Friday, April 10, 2020

Making Time for Writing When You Have Nothing to Do

Last week I taught my first Zoom class to five writers from across the U.S. when our weeklong retreat in Santa Fe was cancelled thanks to Covid.  Two were working on memoirs, two on novels, all in progress.  Each day, we gathered to learn and inspire each other virtually.  I read their writing and offered feedback.  They were patient as I practiced intricacies of teaching remotely.  I think we all learned a lot.

Our final Zoom meeting was especially heart-opening.  We talked about our lives and our writing during this pandemic.  How a retreat away from "life" gave time and space to really sink in.  But writing while living maybe gave us practice at fitting writing into each day.

Being around other writers, even as an instructor, inspired me enough to regularly open my laptop after the class each day. I combed through my chapters and fell into the mystery.  

This week, not teaching, I noticed I wasn't as inclined to open the laptop.  By Wednesday, I got the message:  I personally need the community of writers to write.  I got online and registered for two remote workshops later this month, and took an hour out of doing nothing to get my story going again.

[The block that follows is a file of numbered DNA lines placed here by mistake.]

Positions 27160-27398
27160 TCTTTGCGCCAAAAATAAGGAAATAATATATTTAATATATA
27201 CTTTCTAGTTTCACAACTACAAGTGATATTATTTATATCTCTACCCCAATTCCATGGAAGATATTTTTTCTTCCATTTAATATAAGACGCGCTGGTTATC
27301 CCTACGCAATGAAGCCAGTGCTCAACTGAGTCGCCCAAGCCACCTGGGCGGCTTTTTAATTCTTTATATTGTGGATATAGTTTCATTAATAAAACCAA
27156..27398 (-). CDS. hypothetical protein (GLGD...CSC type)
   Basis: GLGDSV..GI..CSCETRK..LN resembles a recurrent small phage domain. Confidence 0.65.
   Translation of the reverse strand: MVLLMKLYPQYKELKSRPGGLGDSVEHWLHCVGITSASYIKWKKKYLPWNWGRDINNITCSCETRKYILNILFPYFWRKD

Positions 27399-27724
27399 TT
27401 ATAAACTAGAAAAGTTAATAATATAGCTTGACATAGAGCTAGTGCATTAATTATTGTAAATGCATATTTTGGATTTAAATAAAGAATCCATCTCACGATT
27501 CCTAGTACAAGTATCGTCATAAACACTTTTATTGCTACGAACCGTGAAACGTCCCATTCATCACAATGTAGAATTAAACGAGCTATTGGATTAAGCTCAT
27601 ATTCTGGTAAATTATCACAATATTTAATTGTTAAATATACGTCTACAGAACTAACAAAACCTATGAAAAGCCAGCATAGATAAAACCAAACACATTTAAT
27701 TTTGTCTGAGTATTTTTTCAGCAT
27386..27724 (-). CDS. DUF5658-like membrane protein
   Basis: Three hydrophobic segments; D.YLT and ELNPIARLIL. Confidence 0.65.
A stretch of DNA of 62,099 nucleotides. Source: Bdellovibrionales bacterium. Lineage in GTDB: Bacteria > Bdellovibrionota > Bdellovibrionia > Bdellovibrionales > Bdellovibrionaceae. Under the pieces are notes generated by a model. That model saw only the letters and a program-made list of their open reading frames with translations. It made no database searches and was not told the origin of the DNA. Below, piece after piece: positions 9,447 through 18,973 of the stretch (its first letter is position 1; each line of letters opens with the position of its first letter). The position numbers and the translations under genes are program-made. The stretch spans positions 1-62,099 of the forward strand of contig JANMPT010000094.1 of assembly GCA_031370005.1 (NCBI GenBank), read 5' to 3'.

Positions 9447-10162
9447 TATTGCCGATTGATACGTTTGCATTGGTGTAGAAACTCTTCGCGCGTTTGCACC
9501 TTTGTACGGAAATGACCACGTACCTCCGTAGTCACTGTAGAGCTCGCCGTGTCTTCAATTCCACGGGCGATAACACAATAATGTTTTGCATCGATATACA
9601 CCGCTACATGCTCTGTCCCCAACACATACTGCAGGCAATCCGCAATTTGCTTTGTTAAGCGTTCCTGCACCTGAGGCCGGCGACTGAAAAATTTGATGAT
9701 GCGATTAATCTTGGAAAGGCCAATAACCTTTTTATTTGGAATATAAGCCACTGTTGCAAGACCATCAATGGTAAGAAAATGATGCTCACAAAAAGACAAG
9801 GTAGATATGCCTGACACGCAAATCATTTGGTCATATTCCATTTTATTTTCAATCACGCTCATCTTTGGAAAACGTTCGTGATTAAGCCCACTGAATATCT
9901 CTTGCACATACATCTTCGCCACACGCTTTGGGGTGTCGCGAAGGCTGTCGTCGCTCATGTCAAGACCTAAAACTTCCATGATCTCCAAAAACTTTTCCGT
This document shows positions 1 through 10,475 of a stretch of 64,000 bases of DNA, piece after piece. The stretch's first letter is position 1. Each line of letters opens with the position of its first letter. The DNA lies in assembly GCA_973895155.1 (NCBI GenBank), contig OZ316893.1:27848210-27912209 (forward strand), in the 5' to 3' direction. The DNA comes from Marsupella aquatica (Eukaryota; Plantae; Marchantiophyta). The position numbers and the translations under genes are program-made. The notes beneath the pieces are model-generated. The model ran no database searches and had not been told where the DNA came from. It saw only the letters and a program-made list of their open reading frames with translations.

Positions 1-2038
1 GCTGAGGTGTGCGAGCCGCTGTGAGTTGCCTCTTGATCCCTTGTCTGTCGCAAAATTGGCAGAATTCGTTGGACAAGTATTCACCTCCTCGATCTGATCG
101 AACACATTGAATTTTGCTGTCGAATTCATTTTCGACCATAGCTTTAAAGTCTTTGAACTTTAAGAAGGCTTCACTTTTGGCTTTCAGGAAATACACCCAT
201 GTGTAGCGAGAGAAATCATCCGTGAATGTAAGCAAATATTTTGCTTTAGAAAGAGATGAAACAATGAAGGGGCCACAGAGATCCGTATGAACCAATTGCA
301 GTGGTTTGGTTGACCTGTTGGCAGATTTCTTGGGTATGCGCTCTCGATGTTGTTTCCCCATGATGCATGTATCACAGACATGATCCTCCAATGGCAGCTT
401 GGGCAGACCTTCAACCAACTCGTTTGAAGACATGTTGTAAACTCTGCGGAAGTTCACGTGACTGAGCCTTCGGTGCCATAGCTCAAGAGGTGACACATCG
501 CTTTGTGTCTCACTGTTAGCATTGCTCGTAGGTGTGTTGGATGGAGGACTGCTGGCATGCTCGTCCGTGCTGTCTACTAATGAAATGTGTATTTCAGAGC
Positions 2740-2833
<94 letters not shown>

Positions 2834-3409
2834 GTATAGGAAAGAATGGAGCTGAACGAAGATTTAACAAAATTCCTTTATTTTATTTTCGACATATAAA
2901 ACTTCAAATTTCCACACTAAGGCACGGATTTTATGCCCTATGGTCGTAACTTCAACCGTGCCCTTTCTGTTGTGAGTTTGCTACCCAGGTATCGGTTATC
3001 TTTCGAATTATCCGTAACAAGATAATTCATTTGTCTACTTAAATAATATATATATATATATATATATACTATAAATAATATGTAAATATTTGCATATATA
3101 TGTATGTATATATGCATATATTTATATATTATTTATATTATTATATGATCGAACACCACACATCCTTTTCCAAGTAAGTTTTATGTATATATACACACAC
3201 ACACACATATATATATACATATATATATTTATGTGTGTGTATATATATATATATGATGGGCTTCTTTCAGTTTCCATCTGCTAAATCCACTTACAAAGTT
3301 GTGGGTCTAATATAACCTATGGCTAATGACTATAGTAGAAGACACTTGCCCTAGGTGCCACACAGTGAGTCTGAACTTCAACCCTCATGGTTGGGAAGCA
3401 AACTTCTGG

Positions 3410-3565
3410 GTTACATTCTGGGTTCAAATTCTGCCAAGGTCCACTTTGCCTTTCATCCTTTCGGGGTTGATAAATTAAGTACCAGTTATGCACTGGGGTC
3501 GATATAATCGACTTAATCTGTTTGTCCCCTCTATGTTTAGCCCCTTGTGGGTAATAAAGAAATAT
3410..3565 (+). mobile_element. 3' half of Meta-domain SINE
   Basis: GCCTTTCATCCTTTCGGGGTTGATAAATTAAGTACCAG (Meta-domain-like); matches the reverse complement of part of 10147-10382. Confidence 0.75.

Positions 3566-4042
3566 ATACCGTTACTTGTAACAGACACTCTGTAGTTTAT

Later in the week, I got another clue while doing an exercise I enjoy regularly.  In my journal, I drew three columns to asses what sucked up my time during these house arrest days.  One column, "Will," was for daily life tasks I felt responsible to keep going, like house cleaning and bills and feeding my family.  The second was "Comfort."  In this, I listed movies, books, gardening (yes, it's beginning here in the north!), naps, stuff that keeps me from panic.  The third column is called "Vision."  It's the wide view of my life, looking ahead to what I want next, what I would love to bring in.  

"Vision" was pretty empty.   I know why.  It's hard, even impossible, to envision future events when life is so terribly unpredictable.  I left it blank for a few days.  Then I realized that my writing lived there.  When I write, I use the visioning side of my creative self.  It was pretty exhausted and it was lonely.

I decided the remote workshops will bring it good company.  To that end, I also am writing this blog post--as I do every week.  Hoping to pass along some community to you.

To end, I recommend this lovely post about self-compassion from life coach Emma Laurence (visit her blog at if the link doesn't work).  And for the opposite side of the spectrum, a very funny New Yorkeressay about Shakespeare's writer's block during the plague.  

Both, so true. 

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